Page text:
An old man sits on a bench and gazes with unseeing eyes at the sea. Old eyes, clouded, mind far away. He has the look of a Bedouin, who has seen so much sand, and then more sand, on the camel rides over the dunes of the Sahara, that his eyes fail to focus on the here and now, but only on sand. The past, the present, the future, void of everything but sand. He sees but does not see. Hears, but does not hear. Is, but is not. Dreams but does not dream.
Suddenly, a tiny creature attacks him, clutches the loose cloth of his trousers, scrambles on to his knees, pushes her tubby feet against his old thigh bones, heaves herself up, holds on with one hand to his bony shoulder and tugs his ear with the other.
And for a moment, the old man adjusts his gaze, focuses, none too easily, on his attacker, who continues to pull and push and tease him. And the great-grandfather gives a toothless grin, happy to be molested by this darling child. Aware of his place in the scheme of things, he subjects himself to be bullied by this youngster at the start of her life. He is eighty-eight and still of use.
The Pemberton Scandal
Have you heard the news about the Pembertons, my dear? No, of course you haven’t. You won’t have given a thought to Little Bedding while sunning yourselves on the costas. Yes, I do realise you only got back a few minutes ago. I saw you drive up. That’s why I’m here. I was sure you’d want to know pronto what’s been going on while you’ve been away.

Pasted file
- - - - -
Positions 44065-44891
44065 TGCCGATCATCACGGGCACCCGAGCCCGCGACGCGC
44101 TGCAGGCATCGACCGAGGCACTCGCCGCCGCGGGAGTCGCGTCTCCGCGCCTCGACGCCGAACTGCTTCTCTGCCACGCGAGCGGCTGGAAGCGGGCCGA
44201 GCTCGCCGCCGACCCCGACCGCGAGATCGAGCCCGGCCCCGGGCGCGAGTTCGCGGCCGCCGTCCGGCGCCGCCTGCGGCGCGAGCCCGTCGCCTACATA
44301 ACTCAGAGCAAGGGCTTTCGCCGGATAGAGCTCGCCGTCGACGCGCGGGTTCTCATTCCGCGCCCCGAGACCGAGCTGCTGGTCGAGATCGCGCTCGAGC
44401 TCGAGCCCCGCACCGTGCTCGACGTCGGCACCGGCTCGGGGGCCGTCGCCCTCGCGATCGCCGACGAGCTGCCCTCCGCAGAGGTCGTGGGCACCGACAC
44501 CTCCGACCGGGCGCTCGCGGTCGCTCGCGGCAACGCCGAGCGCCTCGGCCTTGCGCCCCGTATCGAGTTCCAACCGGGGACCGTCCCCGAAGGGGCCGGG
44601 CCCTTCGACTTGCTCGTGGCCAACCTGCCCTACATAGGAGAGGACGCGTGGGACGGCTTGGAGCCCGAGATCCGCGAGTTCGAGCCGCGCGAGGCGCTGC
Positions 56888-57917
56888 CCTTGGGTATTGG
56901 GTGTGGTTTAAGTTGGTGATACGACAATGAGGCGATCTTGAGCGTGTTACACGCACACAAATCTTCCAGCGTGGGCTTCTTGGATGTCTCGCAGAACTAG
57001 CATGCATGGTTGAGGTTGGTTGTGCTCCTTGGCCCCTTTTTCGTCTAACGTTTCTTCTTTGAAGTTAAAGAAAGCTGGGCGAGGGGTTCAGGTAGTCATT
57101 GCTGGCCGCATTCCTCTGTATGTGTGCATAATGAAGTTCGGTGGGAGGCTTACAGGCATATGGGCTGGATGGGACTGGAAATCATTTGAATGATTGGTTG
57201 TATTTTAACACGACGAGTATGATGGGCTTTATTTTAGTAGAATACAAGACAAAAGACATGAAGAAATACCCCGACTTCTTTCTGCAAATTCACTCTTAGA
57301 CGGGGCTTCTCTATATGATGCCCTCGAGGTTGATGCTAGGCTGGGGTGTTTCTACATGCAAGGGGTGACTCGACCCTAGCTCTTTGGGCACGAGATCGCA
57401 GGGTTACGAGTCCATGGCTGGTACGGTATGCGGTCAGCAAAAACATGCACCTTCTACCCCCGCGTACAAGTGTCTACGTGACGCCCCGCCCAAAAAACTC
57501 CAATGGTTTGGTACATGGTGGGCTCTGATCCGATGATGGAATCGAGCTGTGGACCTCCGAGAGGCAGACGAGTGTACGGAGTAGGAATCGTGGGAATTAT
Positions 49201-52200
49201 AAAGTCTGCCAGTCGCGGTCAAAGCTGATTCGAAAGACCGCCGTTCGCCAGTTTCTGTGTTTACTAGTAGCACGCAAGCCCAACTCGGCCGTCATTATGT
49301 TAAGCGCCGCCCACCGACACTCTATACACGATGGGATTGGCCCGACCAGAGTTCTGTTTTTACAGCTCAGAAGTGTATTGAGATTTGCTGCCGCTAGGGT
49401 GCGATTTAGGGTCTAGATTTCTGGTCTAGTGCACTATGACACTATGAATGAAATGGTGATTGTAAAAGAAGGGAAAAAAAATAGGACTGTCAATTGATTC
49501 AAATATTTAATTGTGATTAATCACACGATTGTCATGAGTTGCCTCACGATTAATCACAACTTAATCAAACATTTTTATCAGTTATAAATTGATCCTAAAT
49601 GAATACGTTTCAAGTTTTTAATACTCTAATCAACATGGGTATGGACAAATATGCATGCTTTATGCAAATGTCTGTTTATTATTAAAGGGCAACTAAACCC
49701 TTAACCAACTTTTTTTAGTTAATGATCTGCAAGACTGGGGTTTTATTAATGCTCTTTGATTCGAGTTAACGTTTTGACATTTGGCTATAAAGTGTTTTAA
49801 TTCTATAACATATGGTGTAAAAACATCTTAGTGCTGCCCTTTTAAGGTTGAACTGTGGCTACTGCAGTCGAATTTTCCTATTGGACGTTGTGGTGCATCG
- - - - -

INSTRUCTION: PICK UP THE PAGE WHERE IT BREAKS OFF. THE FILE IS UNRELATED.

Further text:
First there was Neil Pemberton’s wedding. A very special do, my dear. Even those of us not invited to the service or reception, dressed ourselves up, hats and all, and lined the church path to see all the guests arrive in their Rovers and Mercs. The men were in morning suits, the women in sleek silk dresses and feathered hats. How those women manage to stay so thin I’ll never know. By surviving on one lettuce leaf a day, I shouldn’t wonder. Coat hangers, that’s what I call those skinny lizzies. Coat hangers. One of them looked like Princess Beatrix. I can’t swear that it was her, mind, but it might have been. The Pembertons do have a lot of connections in high places.
The bride, Alicia her name was, looked fabulous in white satin, blonde hair like a giant pineapple on top of her head and a very long veil. Too long in my opinion, but a very pretty girl, I have to admit that. At the time, I thought Neil lucky to have landed her. After all, he’s nothing to look at with his white moon face and thick-lensed specs. And short, very short. Strange that, his parents being so good-looking and tall. Neil must have been a throwback, Plenty of money there of course. And money talks.
Anyway, it was a lovely day. The wedding gave us all a lift, made us feel close, gentry and villagers alike.
Perhaps it was that feeling of unity that contributed to our horror when we heard the tragic news. No, nobody’s dead, my dear. It wasn’t a tragedy in that sense, but it was a terrible shock, not only to Neil but to everyone.
I mean, for Alicia, however beautiful she may be, to run off with someone else is just not on. Not the ticket. She went through with the ceremony all right but by night she’d fled.
What is it to me what these people do? Well, nothing really, my dear, but, you know how it is in a village. We’re caring folk and I for one can’t help feeling sorry for that poor boy. It just shows you that money and position aren’t everything they’re cracked up to be, that the upper classes have their problems just like we do.